WASHINGTON, D.C. — The Washington Post (WAPO) has published a simulation feature that shows how contagious diseases are able to spread so rapidly across a community or the globe.
WAPO’s Senior Publicist Azhar AlFadl Miranda told The Arab American News that the feature has become very popular, and that readers find it helpful in understanding how the coronavirus is spreading globally and what role they can play in “flattening the curve.”
The feature is also available in Arabic. WAPO has made the feature free to all readers.
The simulations show the spread of an infection among a certain population using a randomized computer model. Dots denoting healthy, sick and recovered people move randomly on a screen, bouncing off of each other, under different scenarios which increase or decrease the magnitude of a spread.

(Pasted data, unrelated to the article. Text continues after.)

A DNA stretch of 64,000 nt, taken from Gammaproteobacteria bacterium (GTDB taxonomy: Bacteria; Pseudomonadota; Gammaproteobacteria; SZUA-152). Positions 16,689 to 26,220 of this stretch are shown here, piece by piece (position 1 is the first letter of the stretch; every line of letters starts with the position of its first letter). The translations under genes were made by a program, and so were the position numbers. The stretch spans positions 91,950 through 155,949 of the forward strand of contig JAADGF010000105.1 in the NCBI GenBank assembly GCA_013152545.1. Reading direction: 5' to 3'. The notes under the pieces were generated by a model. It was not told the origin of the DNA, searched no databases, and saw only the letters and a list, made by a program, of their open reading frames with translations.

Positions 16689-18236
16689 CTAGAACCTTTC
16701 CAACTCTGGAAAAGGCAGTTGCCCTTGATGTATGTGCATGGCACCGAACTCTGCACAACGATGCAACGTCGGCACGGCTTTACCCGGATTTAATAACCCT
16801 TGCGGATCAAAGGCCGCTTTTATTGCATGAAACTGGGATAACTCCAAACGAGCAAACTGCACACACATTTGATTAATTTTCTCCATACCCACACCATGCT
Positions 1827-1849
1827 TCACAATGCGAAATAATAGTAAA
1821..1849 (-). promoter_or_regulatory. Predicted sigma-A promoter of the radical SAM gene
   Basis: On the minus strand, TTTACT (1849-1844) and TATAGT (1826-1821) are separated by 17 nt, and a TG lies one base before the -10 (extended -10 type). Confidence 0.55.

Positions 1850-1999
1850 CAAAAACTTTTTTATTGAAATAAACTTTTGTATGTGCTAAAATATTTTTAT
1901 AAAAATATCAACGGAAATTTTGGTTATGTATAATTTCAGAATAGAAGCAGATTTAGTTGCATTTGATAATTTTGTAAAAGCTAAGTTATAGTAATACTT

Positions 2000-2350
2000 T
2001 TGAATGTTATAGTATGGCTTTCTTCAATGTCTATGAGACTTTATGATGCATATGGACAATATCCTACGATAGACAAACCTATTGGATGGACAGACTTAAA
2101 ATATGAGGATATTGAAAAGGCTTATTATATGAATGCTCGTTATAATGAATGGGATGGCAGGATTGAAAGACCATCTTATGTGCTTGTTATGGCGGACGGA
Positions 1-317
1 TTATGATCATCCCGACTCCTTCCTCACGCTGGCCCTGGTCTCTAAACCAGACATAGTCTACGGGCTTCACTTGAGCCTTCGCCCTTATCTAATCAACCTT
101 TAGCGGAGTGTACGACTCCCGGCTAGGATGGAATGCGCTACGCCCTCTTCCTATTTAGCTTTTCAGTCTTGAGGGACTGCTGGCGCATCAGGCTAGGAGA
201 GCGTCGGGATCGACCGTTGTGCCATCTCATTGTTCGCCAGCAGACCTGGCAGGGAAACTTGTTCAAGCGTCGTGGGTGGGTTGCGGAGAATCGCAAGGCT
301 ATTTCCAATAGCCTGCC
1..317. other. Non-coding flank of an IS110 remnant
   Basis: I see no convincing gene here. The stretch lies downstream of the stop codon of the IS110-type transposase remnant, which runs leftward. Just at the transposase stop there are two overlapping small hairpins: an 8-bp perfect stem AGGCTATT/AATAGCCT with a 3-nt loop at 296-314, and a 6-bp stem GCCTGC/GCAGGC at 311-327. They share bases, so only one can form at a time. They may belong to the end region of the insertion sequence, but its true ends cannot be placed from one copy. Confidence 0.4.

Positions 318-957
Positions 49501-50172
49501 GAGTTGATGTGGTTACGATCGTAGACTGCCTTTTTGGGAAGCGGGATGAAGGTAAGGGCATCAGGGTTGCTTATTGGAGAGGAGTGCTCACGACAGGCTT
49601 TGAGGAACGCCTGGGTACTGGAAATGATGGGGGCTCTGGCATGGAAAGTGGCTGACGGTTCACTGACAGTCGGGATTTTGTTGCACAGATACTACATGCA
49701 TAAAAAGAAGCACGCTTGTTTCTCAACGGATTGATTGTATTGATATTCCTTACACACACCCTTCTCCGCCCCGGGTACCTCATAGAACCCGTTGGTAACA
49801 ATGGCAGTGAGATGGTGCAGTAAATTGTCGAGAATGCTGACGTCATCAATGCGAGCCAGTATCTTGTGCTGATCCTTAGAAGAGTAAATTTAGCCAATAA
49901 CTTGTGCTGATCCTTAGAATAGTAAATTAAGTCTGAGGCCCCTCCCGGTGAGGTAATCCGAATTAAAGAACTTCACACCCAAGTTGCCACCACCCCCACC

The simulations use a fictional virus called “Simulitis”, eventually showing how the chances of it spreading dramatically decrease with even moderate social distancing. WAPO clarifies that this fictional virus is not COVID-19, and that the simulations “vastly simplify the complexity of real life.” Nevertheless, the simulations are informative in understanding how distancing techniques can vastly impact the spread of diseases.
The English language version of the feature is available at: https://www.washingtonpost.com/graphics/2020/world/corona-simulator/